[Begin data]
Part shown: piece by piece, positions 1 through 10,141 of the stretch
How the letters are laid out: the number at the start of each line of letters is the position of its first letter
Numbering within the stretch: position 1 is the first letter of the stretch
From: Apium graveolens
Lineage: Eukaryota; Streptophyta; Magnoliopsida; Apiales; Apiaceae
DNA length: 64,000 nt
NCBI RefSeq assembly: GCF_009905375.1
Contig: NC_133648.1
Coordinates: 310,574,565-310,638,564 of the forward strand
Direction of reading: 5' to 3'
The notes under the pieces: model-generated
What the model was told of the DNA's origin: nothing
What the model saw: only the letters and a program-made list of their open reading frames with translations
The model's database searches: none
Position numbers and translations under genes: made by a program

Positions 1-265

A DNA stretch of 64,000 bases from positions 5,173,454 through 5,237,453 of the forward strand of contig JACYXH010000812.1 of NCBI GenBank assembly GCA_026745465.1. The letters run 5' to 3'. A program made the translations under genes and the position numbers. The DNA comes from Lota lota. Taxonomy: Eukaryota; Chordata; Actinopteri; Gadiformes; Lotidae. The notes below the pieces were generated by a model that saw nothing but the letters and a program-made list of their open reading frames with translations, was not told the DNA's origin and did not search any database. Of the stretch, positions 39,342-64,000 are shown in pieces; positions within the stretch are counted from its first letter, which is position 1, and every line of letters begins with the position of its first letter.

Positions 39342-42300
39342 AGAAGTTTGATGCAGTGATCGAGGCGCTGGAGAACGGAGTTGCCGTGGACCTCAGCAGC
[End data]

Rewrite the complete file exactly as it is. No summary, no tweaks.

Part shown: piece by piece, positions 1 through 10,141 of the stretch
How the letters are laid out: the number at the start of each line of letters is the position of its first letter
Numbering within the stretch: position 1 is the first letter of the stretch
From: Apium graveolens
Lineage: Eukaryota; Streptophyta; Magnoliopsida; Apiales; Apiaceae
DNA length: 64,000 nt
NCBI RefSeq assembly: GCF_009905375.1
Contig: NC_133648.1
Coordinates: 310,574,565-310,638,564 of the forward strand
Direction of reading: 5' to 3'
The notes under the pieces: model-generated
What the model was told of the DNA's origin: nothing
What the model saw: only the letters and a program-made list of their open reading frames with translations
The model's database searches: none
Position numbers and translations under genes: made by a program

Positions 1-265

A DNA stretch of 64,000 bases from positions 5,173,454 through 5,237,453 of the forward strand of contig JACYXH010000812.1 of NCBI GenBank assembly GCA_026745465.1. The letters run 5' to 3'. A program made the translations under genes and the position numbers. The DNA comes from Lota lota. Taxonomy: Eukaryota; Chordata; Actinopteri; Gadiformes; Lotidae. The notes below the pieces were generated by a model that saw nothing but the letters and a program-made list of their open reading frames with translations, was not told the DNA's origin and did not search any database. Of the stretch, positions 39,342-64,000 are shown in pieces; positions within the stretch are counted from its first letter, which is position 1, and every line of letters begins with the position of its first letter.

Positions 39342-42300
39342 AGAAGTTTGATGCAGTGATCGAGGCGCTGGAGAACGGAGTTGCCGTGGACCTCAGCAGC